Is this a joke?

No. In fact, if you are running for office, it is very serious. Our hope is to briefly explain how digital strategy and field strategy no longer operate in separate “silos”...and how the campaigns that best merge the two will be more efficient, effective and ultimately, more successful.

So back to our two candidates. They both walk into a bar and inside are 100 people who live in the district. Obviously, they both want to do the three jobs of a candidate; meet voters, secure votes and raise money. The challenge is that they only have 30 minutes. 

One candidate starts working the room introducing himself and, hopefully, listening to people’s concerns. That is traditional “field.” Candidate 2 [C2] knows that of the 100 people in the bar, only 80 are registered to vote. Given that they are running in a primary, C2 also know which of those 80 voters are members of their party and so can vote for them. C2 also knows which of those voters have voted in at least three of the last four primaries. C2 knows who of those 20 or 30 voters own their home, have a net worth over $500,000 and have donated to past political campaigns. C2 looks for those specific voters and starts implementing her strategy. That is effectively merging field and digital.

Who do you think used their thirty minutes most productively? 

The answer seems obvious. 

But how did C2 get that type of information? She set up a NationBuilder account and got a free voter file for the district. We used the Advanced Search to determine likely primary voters based on voting history. We did the same with likely general election voters. We appended additional data via an integrated commercial data provider to get a clear idea of what the candidate’s likely primary and general election voters “looked like” (e.g. age, gender, education, income, wealth, interests, home ownership, etc.). Since we then knew what our likely primary voters looked like, we ran that data against our likely general election voters to find who in that population the campaign should target to get them to vote in the primary.  

Now, instead of two candidates walking into a bar, imagine it’s 20 volunteers walking a neighborhood with lists created from the data we described above. C2’s volunteers are going to knock on 2,000 doors that day. All are likely primary voters and/or persuadables.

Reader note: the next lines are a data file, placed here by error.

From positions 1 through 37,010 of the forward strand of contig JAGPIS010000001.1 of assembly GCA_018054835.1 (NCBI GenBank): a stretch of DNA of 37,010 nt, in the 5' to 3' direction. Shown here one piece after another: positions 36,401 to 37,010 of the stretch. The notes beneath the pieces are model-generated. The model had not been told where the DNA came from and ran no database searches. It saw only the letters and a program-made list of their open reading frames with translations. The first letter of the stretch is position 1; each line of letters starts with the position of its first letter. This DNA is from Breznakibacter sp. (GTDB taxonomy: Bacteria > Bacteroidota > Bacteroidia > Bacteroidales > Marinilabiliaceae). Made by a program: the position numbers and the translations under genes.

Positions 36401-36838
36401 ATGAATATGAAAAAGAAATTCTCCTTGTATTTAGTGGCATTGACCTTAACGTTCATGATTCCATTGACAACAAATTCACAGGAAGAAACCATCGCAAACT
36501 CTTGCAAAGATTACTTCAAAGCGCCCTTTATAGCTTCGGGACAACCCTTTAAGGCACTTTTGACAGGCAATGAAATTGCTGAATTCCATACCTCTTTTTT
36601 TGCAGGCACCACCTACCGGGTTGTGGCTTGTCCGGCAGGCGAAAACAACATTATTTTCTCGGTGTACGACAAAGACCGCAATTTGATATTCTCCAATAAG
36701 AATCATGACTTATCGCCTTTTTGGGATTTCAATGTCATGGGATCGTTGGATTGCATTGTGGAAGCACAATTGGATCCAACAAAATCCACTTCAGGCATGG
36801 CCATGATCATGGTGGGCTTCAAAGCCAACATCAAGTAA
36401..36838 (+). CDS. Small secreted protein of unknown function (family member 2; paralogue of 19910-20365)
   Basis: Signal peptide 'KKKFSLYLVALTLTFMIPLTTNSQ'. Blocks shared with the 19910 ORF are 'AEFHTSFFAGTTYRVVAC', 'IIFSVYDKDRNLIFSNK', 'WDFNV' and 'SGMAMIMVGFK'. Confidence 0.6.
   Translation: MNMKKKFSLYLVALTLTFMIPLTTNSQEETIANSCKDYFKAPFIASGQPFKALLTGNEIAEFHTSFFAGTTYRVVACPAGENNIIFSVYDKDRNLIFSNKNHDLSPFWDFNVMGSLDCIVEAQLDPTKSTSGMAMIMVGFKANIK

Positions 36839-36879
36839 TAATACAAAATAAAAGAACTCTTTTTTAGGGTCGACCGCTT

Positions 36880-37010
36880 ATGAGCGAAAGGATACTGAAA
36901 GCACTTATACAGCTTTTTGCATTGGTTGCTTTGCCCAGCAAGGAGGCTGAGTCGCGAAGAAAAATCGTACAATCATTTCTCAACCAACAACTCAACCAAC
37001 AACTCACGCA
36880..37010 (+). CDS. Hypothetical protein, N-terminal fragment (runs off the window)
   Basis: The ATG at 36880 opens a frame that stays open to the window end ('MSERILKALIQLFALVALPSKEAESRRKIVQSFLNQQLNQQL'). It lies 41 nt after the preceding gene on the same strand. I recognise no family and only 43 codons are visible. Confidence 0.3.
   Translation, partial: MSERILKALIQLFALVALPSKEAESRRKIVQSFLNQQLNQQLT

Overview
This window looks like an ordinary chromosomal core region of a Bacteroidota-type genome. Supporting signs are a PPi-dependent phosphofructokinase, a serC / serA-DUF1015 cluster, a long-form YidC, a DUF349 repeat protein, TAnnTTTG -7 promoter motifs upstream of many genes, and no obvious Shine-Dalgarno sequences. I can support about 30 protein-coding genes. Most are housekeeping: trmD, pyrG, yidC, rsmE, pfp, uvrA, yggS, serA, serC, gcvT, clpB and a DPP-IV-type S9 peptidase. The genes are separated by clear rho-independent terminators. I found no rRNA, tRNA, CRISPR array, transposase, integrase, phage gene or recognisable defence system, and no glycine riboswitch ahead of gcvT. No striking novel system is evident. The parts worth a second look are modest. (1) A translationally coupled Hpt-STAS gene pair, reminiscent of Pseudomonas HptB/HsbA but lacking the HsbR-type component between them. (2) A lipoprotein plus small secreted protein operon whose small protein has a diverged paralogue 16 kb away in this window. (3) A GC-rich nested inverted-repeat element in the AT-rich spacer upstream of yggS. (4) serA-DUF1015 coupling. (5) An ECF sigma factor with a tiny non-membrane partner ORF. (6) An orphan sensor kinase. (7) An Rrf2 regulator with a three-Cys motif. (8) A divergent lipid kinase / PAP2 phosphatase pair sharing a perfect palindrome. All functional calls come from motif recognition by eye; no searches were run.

Part of the data we acquired included email addresses and phone numbers. With that information, we were able to create Facebook custom audiences and run ads by zip code introducing the candidate and letting people know that the campaign would be in their neighborhood on a specific date. Those potential voters we couldn’t reach with online ads were contacted by phone.

Because the volunteers are canvassing with mobile apps, all the information they collect is uploaded to the NationBuilder database in real time or nearly real time. That evening, the Digital Director analyzes the data the volunteers collected--eliminating the yes and no vote households--and compares those against our voter universe. He or she then adjusts the next day’s canvass targets, overweighting it for voters who match our confirmed yes vote demographic and underweighting our no votes. Those new, adjusted lists are shared with the Field Director/Volunteer Coordinator for the next day’s door-to-door canvass.

There is almost nothing more powerful than a one-on-one conversation with a potential voter. That is the definition of good field work. Deciding what doors to knock on, recording the interaction and utilizing that data is the definition of a good digital operation. Fully merging your campaign’s digital and field operation will create a “virtuous circle” where information is shared so it can be utilized efficiently and effectively through a defined and well-managed feedback loop.  

So a newly-elected State Senator walks into a bar…


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